Original Signs Introduction continued....
At the beginning of a book such as this, one is tempted to refer to Wittgenstein's apologia in the preface to his Tractatus Logicophilosophicus:

If this work has any value, it consists in two things: the first is that thoughts are expressed in it, and on this score the better the thoughts are expressed—the more the nail has been hit on the head—the greater will be its value.-Here I am conscious of having fallen a long way short of what is possible. Simply because my powers are too slight for the accomplishment of the task.- May others come and do it better.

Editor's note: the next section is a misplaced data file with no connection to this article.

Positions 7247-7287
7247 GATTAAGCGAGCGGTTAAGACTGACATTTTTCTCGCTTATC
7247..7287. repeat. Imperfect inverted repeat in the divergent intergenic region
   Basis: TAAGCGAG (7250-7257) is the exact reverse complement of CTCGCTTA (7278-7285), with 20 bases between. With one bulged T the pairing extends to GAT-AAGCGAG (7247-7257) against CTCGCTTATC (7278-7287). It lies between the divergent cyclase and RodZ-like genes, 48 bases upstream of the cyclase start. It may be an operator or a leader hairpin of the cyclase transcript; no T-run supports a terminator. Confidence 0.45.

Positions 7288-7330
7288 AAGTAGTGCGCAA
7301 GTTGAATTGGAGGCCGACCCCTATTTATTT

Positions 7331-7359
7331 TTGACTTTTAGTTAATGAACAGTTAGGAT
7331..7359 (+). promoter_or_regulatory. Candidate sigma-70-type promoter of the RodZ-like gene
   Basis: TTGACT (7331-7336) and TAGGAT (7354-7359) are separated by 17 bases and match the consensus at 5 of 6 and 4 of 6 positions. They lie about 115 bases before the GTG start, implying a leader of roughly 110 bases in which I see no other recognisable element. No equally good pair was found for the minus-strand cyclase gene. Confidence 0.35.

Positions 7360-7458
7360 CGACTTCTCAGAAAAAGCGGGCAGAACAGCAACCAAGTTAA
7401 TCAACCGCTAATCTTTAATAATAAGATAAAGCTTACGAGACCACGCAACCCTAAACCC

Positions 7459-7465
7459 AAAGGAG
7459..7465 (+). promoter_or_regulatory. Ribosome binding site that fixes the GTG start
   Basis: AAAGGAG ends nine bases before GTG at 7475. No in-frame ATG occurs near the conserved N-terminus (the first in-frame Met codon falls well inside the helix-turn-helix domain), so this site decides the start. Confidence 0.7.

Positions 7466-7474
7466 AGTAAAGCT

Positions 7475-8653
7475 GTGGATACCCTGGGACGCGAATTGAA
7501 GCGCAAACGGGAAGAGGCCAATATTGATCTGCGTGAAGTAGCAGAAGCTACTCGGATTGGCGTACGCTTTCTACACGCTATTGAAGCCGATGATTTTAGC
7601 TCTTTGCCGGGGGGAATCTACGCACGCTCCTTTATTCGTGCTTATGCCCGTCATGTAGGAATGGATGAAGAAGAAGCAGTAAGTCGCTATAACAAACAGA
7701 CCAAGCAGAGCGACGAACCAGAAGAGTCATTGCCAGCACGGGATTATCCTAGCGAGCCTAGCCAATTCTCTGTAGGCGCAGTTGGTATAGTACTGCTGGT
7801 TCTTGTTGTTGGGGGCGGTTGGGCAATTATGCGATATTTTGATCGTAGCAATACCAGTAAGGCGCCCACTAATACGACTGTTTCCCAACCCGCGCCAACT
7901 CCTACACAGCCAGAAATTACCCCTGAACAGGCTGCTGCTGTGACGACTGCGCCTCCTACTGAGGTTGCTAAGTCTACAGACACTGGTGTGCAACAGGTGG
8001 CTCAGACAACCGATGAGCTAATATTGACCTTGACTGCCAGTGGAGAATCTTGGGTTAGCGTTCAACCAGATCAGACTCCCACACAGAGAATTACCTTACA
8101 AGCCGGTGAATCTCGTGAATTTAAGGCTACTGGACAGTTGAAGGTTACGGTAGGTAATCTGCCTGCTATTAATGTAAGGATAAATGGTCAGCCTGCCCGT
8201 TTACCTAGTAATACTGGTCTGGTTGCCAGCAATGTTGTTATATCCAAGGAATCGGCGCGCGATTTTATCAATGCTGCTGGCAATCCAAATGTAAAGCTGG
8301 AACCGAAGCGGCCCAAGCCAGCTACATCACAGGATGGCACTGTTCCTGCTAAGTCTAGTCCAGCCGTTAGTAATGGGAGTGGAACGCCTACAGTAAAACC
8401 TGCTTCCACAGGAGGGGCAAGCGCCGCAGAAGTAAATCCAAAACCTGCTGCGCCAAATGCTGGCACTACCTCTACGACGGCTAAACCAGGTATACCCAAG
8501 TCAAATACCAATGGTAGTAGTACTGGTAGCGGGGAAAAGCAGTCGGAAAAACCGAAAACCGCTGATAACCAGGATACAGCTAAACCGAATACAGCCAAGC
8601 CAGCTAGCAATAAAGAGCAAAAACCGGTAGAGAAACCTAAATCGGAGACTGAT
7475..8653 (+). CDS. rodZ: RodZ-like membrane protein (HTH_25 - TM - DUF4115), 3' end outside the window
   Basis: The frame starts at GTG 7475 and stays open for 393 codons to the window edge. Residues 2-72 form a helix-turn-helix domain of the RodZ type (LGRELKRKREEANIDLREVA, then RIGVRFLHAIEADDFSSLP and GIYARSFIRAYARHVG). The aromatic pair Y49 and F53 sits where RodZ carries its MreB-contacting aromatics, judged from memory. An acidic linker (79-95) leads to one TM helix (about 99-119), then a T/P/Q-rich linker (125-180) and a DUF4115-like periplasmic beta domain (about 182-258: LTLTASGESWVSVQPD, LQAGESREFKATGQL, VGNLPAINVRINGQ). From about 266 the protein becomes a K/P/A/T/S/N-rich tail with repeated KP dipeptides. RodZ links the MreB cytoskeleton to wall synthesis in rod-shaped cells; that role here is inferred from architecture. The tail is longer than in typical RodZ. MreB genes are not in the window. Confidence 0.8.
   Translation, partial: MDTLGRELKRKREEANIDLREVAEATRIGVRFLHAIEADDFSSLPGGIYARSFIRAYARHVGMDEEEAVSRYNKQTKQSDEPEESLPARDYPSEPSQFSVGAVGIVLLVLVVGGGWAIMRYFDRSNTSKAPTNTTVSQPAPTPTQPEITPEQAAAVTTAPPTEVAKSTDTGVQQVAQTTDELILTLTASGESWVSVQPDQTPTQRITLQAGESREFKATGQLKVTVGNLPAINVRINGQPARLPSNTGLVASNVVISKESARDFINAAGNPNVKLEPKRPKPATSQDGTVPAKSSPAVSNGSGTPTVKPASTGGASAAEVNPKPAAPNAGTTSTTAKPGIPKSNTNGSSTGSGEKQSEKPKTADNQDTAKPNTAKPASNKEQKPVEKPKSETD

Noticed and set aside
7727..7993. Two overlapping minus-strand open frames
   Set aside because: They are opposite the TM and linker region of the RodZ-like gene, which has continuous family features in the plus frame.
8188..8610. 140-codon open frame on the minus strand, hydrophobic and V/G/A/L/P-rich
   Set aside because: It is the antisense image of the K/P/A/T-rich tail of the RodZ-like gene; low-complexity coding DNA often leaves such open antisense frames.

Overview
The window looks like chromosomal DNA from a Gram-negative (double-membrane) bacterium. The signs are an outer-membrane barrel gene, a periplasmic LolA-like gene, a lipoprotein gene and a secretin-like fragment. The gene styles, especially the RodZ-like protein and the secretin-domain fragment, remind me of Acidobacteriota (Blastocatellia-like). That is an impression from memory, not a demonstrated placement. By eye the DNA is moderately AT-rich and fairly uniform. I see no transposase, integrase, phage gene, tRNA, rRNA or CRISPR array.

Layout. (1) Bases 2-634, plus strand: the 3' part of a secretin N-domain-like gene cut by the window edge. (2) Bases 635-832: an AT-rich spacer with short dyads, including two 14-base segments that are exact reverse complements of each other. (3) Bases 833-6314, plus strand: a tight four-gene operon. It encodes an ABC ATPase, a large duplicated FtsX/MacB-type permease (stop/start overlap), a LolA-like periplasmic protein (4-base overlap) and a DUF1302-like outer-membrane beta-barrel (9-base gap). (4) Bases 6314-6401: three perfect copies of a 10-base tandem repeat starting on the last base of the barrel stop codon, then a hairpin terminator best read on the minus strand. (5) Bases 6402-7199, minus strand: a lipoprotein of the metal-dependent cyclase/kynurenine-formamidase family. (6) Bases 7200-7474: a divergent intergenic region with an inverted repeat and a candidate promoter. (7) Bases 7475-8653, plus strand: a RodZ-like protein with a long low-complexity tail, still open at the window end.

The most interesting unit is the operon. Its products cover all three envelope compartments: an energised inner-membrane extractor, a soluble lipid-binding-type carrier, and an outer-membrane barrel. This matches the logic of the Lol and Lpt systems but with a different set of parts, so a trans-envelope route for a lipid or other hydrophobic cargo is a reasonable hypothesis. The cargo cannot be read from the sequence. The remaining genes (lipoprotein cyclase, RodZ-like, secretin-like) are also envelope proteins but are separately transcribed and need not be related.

On the other hand the truth of the thoughts that are here communicated seems to me unassailable and definitive. I therefore believe myself to have found, on all essential points, the final solution of the problems. And if I am not mistaken in this belief, then the second thing in which the value of this work consists is that it shows how little is achieved when these problems are solved.

But this book has no pretensions either to his obscurity or to his profundity.

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